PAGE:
qathet film society presents
3 Ears Indigenous Film Festival

Smoke signals

Smoke Signals

Saturday September 30 — 7 pm

Q&A with Evan Adams via Zoom following the movie

With: Adam Beach, Evan Adams, Irene Bedard
Directed by: Chris Eyre
1h 28m

Smoke Signals is a 1998 coming-of-age comedy-drama film directed by Chris Eyre from a screenplay by Sherman Alexie, based on Alexie’s short story collection The Lone Ranger and Tonto Fistfight in Heaven. The film won several awards and accolades, and was well received at numerous film festivals.

Arnold (Gary Farmer) rescued Thomas (Evan Adams) from a fire when he was a child. Thomas thinks of Arnold as a hero, while Arnold’s son Victor (Adam Beach) resents his father’s alcoholism, violence and abandonment of his family. Uneasy rivals and friends, Thomas and Victor spend their days killing time on a Coeur d’Alene reservation in Idaho and arguing about their cultural identities. When Arnold dies, the duo set out on a cross-country journey to Phoenix to retrieve Arnold’s ashes.

“It’s a good day to be indigenous!” the reservation radio deejay tells his American Indian listeners as Smoke Signals opens. We cut to the station’s traffic reporter, who scrutinizes an intersection that rarely seems to be used. “A big truck just went by,” he announces. Later in the film, we will hear several choruses of a song about John Wayne’s false teeth.
Smoke Signals is the first major feature film written, directed by and starring Indians, and it looks at Indian life in a down-to-earth yet irreverent way that focuses on its engaging characters. It was written by Spokane, Wash., novelist Sherman Alexie, based on stories from his book “The Lone Ranger and Tonto Fistfight in Heaven.”

It’s shocking to realize that as late as 1998, this was still one of the few movies made by insiders, written, directed, and acted by Native Americans. It will be hard to find a dry eye in the house by the time Smoke Signals reaches its destination — but those tears will be a wonderful mix of sadness and joy.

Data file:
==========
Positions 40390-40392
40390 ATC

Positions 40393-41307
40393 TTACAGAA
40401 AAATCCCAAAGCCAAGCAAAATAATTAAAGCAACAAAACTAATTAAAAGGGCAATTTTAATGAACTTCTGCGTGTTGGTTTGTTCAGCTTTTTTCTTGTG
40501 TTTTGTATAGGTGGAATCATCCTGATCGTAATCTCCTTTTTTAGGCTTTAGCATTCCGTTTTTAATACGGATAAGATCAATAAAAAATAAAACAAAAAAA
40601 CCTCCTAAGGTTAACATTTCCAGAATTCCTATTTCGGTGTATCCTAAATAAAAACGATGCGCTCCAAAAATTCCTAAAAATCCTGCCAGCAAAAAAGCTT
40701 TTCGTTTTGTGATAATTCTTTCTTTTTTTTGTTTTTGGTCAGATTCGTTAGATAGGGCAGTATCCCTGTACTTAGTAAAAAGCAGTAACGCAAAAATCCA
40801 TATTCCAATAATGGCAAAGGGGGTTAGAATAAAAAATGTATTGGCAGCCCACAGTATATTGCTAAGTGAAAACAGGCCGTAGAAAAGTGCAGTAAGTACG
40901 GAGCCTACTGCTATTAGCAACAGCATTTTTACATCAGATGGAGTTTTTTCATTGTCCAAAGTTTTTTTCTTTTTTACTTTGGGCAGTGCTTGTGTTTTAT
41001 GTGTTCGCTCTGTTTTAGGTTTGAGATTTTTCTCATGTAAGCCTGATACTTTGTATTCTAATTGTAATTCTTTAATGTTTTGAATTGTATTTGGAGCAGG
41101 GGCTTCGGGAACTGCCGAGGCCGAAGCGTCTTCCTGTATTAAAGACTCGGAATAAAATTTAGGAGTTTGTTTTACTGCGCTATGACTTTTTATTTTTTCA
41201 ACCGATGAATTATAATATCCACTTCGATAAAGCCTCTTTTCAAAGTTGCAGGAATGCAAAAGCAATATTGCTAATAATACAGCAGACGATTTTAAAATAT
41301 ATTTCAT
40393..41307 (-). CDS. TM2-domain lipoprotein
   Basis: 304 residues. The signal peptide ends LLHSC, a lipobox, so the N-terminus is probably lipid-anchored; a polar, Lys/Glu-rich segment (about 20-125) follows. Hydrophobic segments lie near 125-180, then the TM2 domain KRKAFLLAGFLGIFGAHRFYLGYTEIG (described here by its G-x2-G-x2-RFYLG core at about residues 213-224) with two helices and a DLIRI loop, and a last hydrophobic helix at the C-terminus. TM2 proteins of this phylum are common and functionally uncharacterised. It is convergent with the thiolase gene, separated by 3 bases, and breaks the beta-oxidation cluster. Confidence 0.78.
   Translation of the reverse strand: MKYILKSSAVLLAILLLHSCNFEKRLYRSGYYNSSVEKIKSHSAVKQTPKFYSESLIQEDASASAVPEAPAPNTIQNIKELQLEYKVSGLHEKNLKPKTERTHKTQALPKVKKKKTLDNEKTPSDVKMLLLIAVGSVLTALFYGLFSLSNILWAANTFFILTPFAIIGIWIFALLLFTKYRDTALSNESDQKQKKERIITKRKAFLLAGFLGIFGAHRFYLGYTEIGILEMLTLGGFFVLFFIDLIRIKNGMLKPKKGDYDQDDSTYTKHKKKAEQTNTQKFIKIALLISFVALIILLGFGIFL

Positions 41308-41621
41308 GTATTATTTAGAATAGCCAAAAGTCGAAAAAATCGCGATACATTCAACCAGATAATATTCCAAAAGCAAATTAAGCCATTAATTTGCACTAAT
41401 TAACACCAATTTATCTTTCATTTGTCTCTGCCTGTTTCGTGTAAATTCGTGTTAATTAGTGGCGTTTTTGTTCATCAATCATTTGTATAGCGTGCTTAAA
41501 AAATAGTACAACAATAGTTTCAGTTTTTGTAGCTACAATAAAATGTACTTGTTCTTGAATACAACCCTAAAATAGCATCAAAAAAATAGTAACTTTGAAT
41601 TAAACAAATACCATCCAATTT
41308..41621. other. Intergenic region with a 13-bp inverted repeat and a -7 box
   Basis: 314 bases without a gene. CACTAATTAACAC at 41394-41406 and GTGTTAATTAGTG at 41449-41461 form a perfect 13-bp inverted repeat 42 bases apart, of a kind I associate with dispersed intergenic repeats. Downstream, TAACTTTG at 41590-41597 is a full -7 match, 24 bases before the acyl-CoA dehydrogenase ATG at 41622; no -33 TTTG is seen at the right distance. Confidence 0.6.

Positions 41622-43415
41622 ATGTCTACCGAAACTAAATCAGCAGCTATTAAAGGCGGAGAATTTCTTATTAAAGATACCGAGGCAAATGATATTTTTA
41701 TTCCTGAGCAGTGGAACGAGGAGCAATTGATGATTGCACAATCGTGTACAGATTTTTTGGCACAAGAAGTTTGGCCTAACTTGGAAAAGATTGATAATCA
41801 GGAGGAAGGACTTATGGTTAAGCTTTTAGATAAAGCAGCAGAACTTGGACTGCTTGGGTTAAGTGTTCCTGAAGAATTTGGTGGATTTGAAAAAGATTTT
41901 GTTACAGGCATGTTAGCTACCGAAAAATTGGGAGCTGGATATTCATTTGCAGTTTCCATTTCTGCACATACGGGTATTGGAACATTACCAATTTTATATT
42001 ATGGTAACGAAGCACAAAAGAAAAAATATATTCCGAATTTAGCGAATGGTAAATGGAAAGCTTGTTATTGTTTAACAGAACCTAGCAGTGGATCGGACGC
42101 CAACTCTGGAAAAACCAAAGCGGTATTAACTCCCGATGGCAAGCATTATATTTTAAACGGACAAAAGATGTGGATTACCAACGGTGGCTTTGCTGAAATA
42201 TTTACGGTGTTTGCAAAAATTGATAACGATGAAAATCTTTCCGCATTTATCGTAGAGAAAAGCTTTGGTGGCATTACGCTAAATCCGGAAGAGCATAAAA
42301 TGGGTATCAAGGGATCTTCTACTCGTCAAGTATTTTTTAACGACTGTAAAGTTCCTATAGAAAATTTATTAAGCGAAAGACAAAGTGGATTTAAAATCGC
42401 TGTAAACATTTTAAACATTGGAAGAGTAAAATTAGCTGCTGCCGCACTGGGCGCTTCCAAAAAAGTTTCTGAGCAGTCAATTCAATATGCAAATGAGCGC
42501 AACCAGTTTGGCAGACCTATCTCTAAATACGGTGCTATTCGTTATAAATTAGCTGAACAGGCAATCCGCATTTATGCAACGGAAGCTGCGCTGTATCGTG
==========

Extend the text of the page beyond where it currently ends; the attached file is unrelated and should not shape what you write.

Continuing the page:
Awards and Accolades

1998 – American Indian Film Festival: Best film

1998 – Christopher Award

1998 – First Americans in the Arts: Outstanding Achievement in Writing (Sherman Alexie), Outstanding Performance by an Actor in a Film (Evan Adams), Outstanding Achievement in Directing (Chris Eyre)

1998 – Gotham Awards: Nominations: Open Palm Award

1998 – National Board of Review: Special Recognition For Excellence In Filmmaking

1998 – San Diego World Film Festival: Best American Independent Feature; Best Screenplay (Sherman Alexie); Best Actor (Adam Beach); Best Director (Chris Eyre)

1998 – Sundance Film Festival: Filmmaker’s Trophy (Chris Eyre); Audience Award. Nominations: Grand Jury Prize

1998 – Taos Talking Picture Festival: Taos Land Grant Award (Chris Eyre)

1998 – Tokyo International Film Festival: Best Artistic Contribution (Chris Eyre) (tie)

1999 – Florida Film Critics Circle Awards: Best Newcomer (Chris Eyre/Sherman Alexie)

1999 – Independent Spirit Awards: Best Debut Performance (Evan Adams). Nominations: Best Supporting Male nomination (Gary Farmer), Best First Screenplay nomination (Sherman Alexie)

1999 – Young Artist Awards: Nominations: Best Performance in a Feature Film-Supporting Young Actor (Cody Lightning)

2018 – National Film Registry